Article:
Dashing backwards can help you avoid getting punctured by Quaker’s vicious scythe. Tetsuo, on the other hand, wasn’t so lucky.
Dashing forward is also possible. See the different costume colors for Wiler there? You can actually select from 8 (!) different colors for each fighter. I always loved it when fighting games from that era had that as an option.
Monsters and muscle-bound maniacs battling feisty females? Sounds like another taping of Lucha Undergound!
Endless barrage of fireballs await.
Alongside belly flops both big and small!
There’s something classic and pure about seeing that Fight label flash across the screen right before two combatants duel to the death.
Special moves definitely look cool, but the control isn’t the best.
Seriously, marvel at how badass they are! Such a shame about the unresponsive control, then…
Roseman thinks he’s so cool, but he’s about to get lit up right under Big Ben!
SAY WHAT NOW?!
Sega AM3 most likely wasn’t inspired by Tetsuo, but the similarities are fun to note nonetheless. Speaking of fun, Tetsuo has the greatest death cry in fighting game history. Whenever he loses a round, he actually yells “FUCK FUCK fuck!” Don’t believe me? Watch the clip below and tell me you don’t hear him dropping the F-Bomb three consecutive times
Or maybe that’s just his reaction to never receiving any royalty checks from Last Bronx.
12 years is a long time to be curious about a video game you saw in passing as a kid. I couldn’t wait to finally play this game after a dozen long years wondering if it was as good as my 10 year old self imagined. Sadly, SD Hiryu no Ken goes down for me as a massive disappointment. It looks great, sure, but not as much when you see it in motion. The frames of animation are a bit lacking and choppy. This is a big no no for a fighting game. Worse yet, the control is leaning toward the unresponsive side, with simple commands such as D, DF, F being way harder than it ought to be. This really spoils the experience.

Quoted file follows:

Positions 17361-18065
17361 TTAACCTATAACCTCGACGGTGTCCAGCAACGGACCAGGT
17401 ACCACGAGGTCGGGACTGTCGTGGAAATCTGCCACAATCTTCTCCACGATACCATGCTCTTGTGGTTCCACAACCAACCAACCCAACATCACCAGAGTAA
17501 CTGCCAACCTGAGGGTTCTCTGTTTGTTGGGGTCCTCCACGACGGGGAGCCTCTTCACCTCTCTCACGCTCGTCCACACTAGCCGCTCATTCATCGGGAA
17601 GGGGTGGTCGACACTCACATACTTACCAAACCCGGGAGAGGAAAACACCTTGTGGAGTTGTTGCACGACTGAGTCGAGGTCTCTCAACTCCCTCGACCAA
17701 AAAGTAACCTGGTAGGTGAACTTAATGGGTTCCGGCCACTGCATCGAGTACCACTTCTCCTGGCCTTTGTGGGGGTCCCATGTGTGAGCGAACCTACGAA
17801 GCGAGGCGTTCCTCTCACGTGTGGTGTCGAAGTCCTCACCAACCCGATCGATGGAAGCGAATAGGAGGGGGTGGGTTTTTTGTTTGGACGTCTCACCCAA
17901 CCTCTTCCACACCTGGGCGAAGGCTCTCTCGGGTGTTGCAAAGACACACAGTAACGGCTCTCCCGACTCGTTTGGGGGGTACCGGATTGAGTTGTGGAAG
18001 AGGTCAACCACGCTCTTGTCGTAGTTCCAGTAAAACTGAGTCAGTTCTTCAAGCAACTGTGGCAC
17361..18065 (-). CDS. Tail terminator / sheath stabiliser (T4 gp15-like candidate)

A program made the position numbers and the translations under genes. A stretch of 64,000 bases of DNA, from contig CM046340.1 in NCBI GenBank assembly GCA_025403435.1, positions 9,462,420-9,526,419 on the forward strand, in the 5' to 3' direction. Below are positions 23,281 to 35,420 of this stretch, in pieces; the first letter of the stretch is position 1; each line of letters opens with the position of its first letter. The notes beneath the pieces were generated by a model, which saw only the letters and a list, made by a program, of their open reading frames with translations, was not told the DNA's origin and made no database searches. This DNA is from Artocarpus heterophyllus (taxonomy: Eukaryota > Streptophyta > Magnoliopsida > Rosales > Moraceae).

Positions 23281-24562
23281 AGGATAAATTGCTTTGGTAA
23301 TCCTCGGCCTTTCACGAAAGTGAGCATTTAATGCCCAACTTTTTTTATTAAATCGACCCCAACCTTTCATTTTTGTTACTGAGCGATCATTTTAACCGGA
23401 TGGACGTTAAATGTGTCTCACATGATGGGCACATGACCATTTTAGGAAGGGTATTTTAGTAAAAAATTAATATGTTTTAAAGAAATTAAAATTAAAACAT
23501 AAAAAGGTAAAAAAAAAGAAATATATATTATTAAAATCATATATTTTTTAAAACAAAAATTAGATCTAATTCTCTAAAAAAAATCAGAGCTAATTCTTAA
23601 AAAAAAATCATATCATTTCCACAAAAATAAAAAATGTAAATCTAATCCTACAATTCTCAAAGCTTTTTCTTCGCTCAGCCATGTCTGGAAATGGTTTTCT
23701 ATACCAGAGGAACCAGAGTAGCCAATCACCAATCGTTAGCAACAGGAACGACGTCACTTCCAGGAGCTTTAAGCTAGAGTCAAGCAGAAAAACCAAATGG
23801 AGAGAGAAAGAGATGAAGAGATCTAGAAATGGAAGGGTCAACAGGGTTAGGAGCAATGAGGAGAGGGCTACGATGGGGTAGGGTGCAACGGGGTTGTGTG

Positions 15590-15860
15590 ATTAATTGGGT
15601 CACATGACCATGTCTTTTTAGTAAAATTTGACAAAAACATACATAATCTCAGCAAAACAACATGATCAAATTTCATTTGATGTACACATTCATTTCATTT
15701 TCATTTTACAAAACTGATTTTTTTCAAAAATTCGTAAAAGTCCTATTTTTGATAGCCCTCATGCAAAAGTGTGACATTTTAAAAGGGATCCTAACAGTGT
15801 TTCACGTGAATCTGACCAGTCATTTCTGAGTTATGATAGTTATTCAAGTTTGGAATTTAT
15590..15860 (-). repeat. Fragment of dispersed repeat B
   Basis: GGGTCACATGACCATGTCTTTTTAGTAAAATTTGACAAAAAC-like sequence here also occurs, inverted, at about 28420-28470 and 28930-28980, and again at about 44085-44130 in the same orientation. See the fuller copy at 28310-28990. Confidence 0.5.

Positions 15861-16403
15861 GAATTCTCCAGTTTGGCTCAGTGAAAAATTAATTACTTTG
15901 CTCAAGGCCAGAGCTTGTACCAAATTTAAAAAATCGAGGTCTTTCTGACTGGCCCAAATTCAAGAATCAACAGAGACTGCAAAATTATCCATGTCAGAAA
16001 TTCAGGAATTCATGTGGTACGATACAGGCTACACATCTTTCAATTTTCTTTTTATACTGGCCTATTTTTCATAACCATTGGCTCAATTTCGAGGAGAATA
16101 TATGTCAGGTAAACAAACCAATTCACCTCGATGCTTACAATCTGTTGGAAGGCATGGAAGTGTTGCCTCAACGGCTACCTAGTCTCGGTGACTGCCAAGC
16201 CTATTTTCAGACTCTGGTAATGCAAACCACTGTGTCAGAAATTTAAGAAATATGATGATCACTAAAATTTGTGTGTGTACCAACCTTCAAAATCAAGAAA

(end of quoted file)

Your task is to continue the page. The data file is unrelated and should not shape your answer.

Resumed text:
Sure, the game has got a ton of cool looking special moves, but what good are they if you can’t accurately rely on producing them on a whim? The jumping also feels clunky and the sound effects are lacking in oomph and impact. On paper, it looks like an excellent quirky fighting game. But somewhere in the developmental process, something went awry. Don’t get me wrong, it’s certainly not unplayable. And there are some fans who stand by this game adamantly. The 15 characters are varied and unique. The art style is also very appealing. But it just doesn’t play very well and that’s something I can’t overlook. It does play better on the higher speeds but even then, I can’t help but feel this was a major disappointment. I wanted so badly to put it on my top 50 favorite Super Famicom games list but truth be told, it just isn’t that good. If I had to rate it, I would probably give it a 6.0 or a 6.5. Maybe a 7.0 if I’m feeling super generous. By my account, this game should have been an easy 8.5 at the very least. Very disappointing, indeed.
Still, something keeps me crawling back to it every once in a blue moon. A disappointment, sure, but also something of a guilty pleasure. With some tweaking and polish, SD Hiryu no Ken could have been one of the best fighting games on the SNES, especially when talking specifically about home grown fighters exclusive to the Super Nintendo. Alas, much like the canned North American release, it just wasn’t meant to be.